JOURNAL ARTICLE
REVIEW

Mandibular distraction in neonates: indications, technique, results

Enrico Sesenna, Alice S Magri, Cinzia Magnani, Bruno C Brevi, Marilena L Anghinoni
Italian Journal of Pediatrics 2012 February 2, 38: 7
22300418

BACKGROUND: The Pierre Robin Sequence features were first described by Robin in 1923 and include micrognathia, glossoptosis and respiratory distress with an incidence estimated as 1:8,500 to 1:20,000 newborns. Upper airway obstruction and feeding difficulties are the main concerns related to the pathology. Mandibular distraction should be considered a treatment option (when other treatments result inadequate). PATIANTS AND METHODS: Ten patients between the ages of 1 month and 2 years with severe micrognathia and airway obstruction were treated with Mandibular Distraction Osteogenesis (MDO).All patients underwent fibroscopic examination of the upper airway and a radiographic imaging and/or computed tomography scans to detect malformations and to confirm that the obstruction was caused by posterior tongue displacement. All patients were evaluated by a multidisciplinary team. Indications for surgery included frequent apneic episodes with severe desaturation (70%). Gavage therapy was employed in all patients since oral feeding was not possible. The two tracheotomy patients were 5 months and 2 years old respectively, and the distraction procedure was performed to remove the tracheotomy tube. All patients were treated with bilateral mandibular distraction: two cases with an external multivector distraction device, six cases with an internal non-resorbable device and two cases with an internal resorbable device. In one case, the patient with Goldenhar's Syndrome, the procedure was repeated.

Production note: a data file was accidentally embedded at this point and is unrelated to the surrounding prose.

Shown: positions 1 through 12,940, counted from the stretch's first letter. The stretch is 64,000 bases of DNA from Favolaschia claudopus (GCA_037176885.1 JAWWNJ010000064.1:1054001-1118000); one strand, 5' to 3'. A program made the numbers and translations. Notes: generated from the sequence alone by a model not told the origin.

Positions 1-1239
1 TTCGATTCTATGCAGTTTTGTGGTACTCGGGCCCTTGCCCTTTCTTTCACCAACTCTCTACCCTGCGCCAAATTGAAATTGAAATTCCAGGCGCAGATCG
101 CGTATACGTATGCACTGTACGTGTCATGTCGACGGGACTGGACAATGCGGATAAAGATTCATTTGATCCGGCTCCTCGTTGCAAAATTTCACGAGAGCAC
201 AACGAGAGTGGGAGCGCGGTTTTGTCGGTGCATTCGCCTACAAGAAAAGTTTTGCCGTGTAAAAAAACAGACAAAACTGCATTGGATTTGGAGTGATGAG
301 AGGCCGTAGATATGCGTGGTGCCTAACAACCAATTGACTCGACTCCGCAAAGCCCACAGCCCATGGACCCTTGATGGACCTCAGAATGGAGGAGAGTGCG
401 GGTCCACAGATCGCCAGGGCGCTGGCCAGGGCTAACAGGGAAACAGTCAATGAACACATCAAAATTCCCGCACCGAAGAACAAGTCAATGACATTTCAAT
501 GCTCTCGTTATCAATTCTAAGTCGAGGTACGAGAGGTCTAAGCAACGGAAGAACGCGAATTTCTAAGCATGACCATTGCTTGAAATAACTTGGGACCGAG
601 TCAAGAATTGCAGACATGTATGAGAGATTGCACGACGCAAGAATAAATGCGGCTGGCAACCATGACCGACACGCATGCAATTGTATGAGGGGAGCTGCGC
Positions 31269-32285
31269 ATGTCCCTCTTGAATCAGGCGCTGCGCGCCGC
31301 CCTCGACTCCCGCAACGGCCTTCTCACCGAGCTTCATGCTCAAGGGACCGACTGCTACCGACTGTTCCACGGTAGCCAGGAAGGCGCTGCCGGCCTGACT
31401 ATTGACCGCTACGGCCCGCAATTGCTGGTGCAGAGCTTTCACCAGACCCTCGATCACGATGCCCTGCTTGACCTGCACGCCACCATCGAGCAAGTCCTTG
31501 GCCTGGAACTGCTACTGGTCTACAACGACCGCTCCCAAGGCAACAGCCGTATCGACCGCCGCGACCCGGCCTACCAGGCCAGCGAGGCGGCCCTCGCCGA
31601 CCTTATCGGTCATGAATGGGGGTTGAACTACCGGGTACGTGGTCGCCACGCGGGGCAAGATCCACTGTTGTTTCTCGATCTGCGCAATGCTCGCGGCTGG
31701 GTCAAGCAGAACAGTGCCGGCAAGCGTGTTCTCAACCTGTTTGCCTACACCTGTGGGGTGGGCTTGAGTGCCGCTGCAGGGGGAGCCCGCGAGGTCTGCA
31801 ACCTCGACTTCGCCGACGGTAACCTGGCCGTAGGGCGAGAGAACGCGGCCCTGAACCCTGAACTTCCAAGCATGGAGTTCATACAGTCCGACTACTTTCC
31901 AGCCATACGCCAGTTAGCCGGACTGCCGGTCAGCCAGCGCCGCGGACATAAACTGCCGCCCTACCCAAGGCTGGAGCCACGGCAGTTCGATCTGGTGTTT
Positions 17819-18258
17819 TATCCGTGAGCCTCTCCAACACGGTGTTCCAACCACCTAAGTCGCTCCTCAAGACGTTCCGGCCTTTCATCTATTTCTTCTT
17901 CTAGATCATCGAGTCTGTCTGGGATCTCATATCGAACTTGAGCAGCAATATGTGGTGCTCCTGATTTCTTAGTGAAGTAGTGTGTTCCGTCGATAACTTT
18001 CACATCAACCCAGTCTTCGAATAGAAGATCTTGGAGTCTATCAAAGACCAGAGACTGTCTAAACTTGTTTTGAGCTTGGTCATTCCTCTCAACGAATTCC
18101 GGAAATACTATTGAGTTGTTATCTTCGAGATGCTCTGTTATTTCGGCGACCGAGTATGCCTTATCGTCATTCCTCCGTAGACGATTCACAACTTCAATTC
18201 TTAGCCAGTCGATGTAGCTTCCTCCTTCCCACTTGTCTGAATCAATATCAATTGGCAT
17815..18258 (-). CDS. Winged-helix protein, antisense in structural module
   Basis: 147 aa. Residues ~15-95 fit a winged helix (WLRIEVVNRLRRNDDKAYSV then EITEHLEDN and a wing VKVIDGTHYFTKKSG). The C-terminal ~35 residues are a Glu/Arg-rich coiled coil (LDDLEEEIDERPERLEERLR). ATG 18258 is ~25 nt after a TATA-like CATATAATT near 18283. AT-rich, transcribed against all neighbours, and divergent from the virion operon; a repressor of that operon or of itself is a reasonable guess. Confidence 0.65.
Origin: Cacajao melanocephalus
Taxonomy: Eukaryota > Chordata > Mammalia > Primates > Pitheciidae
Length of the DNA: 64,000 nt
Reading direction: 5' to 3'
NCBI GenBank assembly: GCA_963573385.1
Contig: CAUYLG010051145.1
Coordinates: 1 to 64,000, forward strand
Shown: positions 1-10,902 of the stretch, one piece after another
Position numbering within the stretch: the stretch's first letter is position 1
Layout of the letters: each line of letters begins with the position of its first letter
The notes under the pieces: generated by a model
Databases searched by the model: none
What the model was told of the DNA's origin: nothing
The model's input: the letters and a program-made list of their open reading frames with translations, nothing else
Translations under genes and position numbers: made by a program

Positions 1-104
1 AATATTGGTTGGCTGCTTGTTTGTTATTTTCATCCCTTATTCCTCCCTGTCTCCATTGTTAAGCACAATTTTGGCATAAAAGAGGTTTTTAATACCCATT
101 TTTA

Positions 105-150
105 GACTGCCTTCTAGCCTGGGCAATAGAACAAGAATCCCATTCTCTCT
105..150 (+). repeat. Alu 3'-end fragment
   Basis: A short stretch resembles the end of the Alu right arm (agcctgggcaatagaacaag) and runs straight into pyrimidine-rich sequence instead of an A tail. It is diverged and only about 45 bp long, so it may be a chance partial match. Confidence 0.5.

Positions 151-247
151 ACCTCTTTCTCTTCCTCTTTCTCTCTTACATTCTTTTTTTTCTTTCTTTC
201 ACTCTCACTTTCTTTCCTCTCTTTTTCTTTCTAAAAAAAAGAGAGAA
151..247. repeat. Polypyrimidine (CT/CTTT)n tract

RESULTS: The resolution of symptoms was obtained in all patients, and, when present, tracheotomy was removed without complications. Of the two patients with pre-existing tracheotomies, in the younger patient (5 months old) the tracheotomy was removed 7 days postoperatively. In the Goldenhar's syndrome case (2 years old) a Montgomery device was necessary for 6 months due to the presence of tracheotomy-inducted tracheomalacia. Patients were discharged when the endpoint was obtained: symptoms and signs of airway obstruction were resolved, PAS and maxillomandibular relationship improved, and tracheotomy, when present, removed. During the follow-up, no injury to the inferior alveolar nerve was noted and scarring was significant in only the two cases treated with external devices.

CONCLUSION: Mandibular Distraction Osteogenesis is a good solution in solving respiratory distress when other procedures are failed in paediatric patients with severe micrognatia.

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